How Much is Enough?

75
36419114 - hand about to bang gavel on sounding block in the court room

Some people believe that if they only had more money, they would be happy. The Washington Times reports that one man in Hawaii had a significant amount of money, but that fact didn’t prevent him from illegally obtaining more funds by bilking the government of about $200,000 of a variety of government benefits.

The 67-year-old man, who changed his name approximately 15 years ago, was using multiple identities to receive medical care benefits, food stamps, rental subsidies and tuition assistance. (A Fraud Hat Trick!) Court records show that he stated to the judge that it was convenient to use different names. (Perhaps the fraudster will understand that it would be convenient for the judge to put him in jail.)

It seems the criminal, who had a Mercedes-Benz and a sailboat, neglected to disclose on benefit applications that he had received a$300,000 inheritance from his deceased parents. (This fact would have made him ineligible to receive public assistance benefits.) The false information he provided allowed him to receive a master’s degree in geography through illegally gained federal grants and loans.

The man ended up pleading guilty to stealing from the government, identity theft and possessing a firearm. (It turns out he is a felon. Go figure.) The prosecuting attorney estimated that the man owes about $200,000 in restitution. He faces up to 10 years in prison for stealing government property, two years for identity theft and another 10 years for possessing a firearm.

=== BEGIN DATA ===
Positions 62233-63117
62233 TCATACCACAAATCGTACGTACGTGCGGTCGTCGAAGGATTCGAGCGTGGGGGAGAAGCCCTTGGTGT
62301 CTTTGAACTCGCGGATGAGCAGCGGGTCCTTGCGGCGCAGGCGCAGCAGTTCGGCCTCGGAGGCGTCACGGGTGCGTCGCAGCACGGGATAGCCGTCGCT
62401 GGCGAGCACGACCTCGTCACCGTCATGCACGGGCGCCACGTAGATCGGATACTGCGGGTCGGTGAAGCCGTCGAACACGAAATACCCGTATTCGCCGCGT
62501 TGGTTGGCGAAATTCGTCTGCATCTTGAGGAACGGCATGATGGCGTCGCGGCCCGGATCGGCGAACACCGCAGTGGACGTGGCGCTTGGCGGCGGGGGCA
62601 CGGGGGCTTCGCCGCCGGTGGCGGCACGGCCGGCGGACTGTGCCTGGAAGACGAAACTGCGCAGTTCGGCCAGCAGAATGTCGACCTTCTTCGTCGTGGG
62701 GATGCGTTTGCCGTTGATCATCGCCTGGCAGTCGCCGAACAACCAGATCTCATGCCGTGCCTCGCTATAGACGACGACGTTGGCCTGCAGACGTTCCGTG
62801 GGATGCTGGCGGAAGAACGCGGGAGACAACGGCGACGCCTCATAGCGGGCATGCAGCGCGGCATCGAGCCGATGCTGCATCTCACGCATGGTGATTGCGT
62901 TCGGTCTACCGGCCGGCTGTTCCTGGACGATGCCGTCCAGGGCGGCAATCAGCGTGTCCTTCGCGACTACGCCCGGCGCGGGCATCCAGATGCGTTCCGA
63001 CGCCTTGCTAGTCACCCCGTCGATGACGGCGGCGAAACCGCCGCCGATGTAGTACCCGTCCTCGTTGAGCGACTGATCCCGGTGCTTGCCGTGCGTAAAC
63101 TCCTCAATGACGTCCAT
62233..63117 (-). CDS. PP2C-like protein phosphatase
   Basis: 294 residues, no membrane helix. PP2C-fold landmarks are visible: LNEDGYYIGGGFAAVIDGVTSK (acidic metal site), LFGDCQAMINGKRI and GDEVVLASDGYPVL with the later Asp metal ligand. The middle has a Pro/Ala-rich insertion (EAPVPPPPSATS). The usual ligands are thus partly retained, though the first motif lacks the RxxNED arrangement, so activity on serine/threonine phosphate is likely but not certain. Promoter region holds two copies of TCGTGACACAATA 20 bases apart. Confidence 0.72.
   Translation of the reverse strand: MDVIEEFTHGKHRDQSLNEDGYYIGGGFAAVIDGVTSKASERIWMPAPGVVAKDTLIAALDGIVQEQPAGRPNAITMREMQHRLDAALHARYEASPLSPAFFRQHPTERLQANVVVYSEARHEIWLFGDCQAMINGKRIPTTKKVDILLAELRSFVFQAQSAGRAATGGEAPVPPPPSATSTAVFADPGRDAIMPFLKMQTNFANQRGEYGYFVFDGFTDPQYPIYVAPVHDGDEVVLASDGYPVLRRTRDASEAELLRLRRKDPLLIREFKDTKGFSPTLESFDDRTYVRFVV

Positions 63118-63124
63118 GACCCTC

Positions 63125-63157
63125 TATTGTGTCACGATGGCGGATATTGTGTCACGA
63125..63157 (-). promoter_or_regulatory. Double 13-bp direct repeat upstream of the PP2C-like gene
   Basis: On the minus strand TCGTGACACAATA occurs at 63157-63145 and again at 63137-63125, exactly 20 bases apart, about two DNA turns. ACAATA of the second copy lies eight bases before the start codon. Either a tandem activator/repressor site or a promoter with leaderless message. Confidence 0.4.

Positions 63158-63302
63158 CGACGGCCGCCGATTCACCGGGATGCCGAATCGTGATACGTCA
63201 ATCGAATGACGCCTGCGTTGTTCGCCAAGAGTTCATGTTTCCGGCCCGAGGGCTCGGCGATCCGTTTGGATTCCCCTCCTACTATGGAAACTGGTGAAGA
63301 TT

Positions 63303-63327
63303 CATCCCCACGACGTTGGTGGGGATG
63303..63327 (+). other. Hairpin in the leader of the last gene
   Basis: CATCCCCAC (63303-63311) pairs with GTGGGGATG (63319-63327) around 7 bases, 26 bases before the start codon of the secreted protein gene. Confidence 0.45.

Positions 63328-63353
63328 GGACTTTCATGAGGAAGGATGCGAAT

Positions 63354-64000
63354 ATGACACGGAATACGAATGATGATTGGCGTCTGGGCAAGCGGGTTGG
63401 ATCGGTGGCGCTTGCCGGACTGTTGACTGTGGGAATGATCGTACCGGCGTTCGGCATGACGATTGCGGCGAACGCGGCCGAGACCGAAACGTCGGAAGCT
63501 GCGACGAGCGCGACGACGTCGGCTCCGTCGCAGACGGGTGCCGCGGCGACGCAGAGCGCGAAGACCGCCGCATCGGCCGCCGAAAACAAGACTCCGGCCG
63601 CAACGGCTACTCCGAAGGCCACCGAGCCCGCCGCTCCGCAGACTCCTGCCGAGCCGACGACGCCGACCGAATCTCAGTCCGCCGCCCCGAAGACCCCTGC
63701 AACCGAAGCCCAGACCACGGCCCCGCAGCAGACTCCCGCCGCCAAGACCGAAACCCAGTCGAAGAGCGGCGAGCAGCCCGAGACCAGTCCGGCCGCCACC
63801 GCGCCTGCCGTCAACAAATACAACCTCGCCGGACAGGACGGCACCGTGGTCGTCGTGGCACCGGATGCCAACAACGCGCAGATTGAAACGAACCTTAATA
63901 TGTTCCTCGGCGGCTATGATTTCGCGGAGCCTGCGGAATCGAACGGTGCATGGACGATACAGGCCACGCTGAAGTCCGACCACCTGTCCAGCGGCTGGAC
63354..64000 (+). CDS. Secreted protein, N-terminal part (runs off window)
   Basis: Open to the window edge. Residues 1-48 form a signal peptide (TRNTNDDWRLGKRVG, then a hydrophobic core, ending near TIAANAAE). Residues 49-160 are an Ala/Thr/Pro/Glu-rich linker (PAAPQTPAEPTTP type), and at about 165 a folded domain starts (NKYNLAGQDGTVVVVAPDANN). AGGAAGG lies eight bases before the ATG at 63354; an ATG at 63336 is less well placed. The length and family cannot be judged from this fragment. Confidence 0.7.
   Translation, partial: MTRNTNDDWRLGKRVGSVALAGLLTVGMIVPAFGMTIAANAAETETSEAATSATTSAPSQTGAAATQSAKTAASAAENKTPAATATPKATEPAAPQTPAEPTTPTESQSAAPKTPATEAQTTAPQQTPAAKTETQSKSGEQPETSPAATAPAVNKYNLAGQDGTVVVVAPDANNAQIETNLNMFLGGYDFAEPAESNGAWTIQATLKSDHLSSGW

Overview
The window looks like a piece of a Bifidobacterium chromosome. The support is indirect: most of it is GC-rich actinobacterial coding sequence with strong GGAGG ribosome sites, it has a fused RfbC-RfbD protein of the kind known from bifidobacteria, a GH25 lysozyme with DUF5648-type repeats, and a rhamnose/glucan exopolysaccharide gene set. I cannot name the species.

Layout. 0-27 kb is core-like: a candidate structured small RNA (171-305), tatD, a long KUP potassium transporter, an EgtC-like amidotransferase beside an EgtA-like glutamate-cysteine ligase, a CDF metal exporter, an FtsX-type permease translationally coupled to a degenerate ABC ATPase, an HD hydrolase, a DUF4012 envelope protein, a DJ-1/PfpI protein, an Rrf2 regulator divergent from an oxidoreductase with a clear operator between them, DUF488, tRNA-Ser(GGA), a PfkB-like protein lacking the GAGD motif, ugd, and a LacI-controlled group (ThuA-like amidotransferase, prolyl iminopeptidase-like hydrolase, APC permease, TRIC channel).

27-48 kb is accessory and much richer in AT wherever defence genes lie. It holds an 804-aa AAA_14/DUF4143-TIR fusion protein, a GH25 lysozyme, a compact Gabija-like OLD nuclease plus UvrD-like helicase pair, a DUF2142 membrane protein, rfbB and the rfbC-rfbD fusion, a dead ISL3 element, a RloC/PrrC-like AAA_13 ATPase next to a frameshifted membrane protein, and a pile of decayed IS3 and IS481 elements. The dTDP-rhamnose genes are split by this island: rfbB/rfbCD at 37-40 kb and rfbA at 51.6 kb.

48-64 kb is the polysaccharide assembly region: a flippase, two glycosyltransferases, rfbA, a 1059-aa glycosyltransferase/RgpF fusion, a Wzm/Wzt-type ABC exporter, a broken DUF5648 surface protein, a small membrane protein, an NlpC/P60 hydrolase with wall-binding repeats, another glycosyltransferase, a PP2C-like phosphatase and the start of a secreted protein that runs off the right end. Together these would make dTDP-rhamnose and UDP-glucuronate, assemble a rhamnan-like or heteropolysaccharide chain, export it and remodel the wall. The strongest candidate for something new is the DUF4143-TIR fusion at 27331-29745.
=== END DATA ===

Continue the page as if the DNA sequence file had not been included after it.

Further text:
The article reports that his Mercedes and sailboat are old and without much value and his inheritance ran out years ago. (I’m not feeling sorry for this felon who just borrowed a few names, stole some public funds and only had one handgun.) One thing is for certain, if he wasn’t happy before, he sure isn’t going to be happy in jail. (When criminals are concerned, this begs the question, how much money is enough? The answer is: it’s never enough.)

Source: Today’s ”Fraud of the Day” is based on an article titled, ”Waikiki Man Pleads Guilty in Welfare Fraud Case,” written by Jennifer Sinco Kelleher and published by The Washington Times on February 6, 2014.

HONOLULU (AP) – A Waikiki man with a Mercedes-Benz, a sailboat and an inheritance admitted in court Thursday that he used various identities to illegally receive food stamps and other government benefits.

Kevin Halverson, who also goes by the name Vaughn Sherwood, pleaded guilty to stealing from the government, identity theft and possessing a firearm that he wasn’t allowed to have because he’s a felon.

Read More

SHARE
Previous articleNeglected Because of Fraud
Next articleThe Unique Faces of Fraud

Larry Benson, Senior Director of Strategic Alliances, LexisNexis Risk Solutions - Government

Larry Benson is responsible for developing strategic partnerships and solutions for the government vertical. His expertise focuses on how government programs are defrauded by criminal groups, and the approaches necessary to prevent them from succeeding.

Mr. Benson has 30 years of experience in sales and business development. Before joining LexisNexis® Risk Solutions, he spent 12 years founding and managing two software technology startups. During the 1990s he spent 10 years as a Regional Director helping to grow a New England-based technology company from 300 employees to 7,000. He started his career with Martin Marietta Aerospace working on laser guided weapons and day/night vision systems.

A sought-after speaker and accomplished writer, Mr. Benson is the principal author of “Fraud of the Day,” a website dedicated to educating government officials about how criminals are defrauding government programs. He has co-authored WTF? Where’s the Fraud? How to Unmask and Stop Identity Fraud’s Drain on Our Government, and Data Personified, How Fraud is Changing the Meaning of Identity.

Benson holds a Bachelor of Science in Physics from Albright College, and earned two graduate degrees – a Master of Business Administration from Florida Institute of Technology, and a Master of Science in Engineering from Lehigh University.